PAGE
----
New project aims to help protect crops from parasitic nematodes
This week the ERC approved a grant for the E-biogenesis project, which aims to investigate methods of blocking crop parasitism by attacking the biogenesis machinery that produces the molecules that cause disease.
Plant-parasitic nematodes threaten global food security. Latent infections are set to explode across Europe in the near future with the phasing out of existing chemical controls. The demand for new solutions highlights significant knowledge gaps necessary to achieve them.
Led by the Crop Science Centre, the vision of the E-biogenesis project is centred on the ability of nematodes to produce molecules that cause disease; so called "effectors". Blocking effectors blocks parasitism. However, blocking individual effectors is insufficient. Rather, the team proposes we should attack the features that unite most effectors; their biogenesis machinery.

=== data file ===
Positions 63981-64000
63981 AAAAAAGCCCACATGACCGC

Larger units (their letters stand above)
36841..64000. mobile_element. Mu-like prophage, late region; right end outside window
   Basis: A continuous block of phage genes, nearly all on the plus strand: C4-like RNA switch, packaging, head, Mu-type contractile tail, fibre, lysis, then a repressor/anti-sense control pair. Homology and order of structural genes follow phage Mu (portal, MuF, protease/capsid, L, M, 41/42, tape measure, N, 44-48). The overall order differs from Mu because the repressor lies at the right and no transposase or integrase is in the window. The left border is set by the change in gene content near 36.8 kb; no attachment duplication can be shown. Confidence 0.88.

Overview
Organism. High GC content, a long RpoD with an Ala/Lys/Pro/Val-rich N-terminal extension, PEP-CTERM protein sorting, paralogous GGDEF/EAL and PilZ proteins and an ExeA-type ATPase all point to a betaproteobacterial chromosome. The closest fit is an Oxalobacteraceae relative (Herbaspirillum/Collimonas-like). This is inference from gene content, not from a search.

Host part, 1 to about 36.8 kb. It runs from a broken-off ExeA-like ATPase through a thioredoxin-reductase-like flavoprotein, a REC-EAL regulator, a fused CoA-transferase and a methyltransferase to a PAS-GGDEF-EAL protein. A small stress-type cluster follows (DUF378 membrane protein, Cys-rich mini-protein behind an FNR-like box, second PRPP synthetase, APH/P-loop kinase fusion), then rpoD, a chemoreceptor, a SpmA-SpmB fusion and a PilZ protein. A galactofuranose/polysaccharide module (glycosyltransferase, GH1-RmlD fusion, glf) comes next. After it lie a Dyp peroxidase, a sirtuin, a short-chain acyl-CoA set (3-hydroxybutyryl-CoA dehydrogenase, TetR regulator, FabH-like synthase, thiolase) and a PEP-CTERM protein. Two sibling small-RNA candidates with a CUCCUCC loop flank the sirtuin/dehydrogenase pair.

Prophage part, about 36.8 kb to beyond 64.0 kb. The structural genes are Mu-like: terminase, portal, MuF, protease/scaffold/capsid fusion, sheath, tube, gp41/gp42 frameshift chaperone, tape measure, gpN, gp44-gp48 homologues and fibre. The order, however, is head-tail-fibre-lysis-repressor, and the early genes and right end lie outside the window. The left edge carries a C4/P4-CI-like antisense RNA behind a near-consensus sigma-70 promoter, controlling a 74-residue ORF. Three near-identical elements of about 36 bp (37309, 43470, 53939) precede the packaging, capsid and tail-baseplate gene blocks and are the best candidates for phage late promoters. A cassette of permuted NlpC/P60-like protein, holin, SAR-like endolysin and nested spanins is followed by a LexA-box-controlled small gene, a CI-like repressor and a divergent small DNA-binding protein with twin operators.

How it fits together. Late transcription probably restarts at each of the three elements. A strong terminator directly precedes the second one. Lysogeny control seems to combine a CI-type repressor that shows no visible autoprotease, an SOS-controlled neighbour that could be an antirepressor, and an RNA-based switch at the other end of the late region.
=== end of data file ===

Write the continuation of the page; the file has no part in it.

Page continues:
Dr Sebastian Eves-van den Akker from the Crop Science Centre, said “Surely, effector biogenesis (E-biogenesis) is the Achilles heel of the nematode.”
“Effector biogenesis has not been studied for 30 years because the system was intractable. With our recent development in functional genetics, the E-biogenesis team is now well placed to dissect this strategically important knowledge gap. We hope that this research will highlight a multiplicity of attractive targets for the biotechnological control of globally important plant pests. To achieve this, we will need to open a whole new area of effector study, contribute new fundamental knowledge of strategic relevance, and provide a platform for a paradigm shift from individual effectors to a holistic view of effector biogenesis.”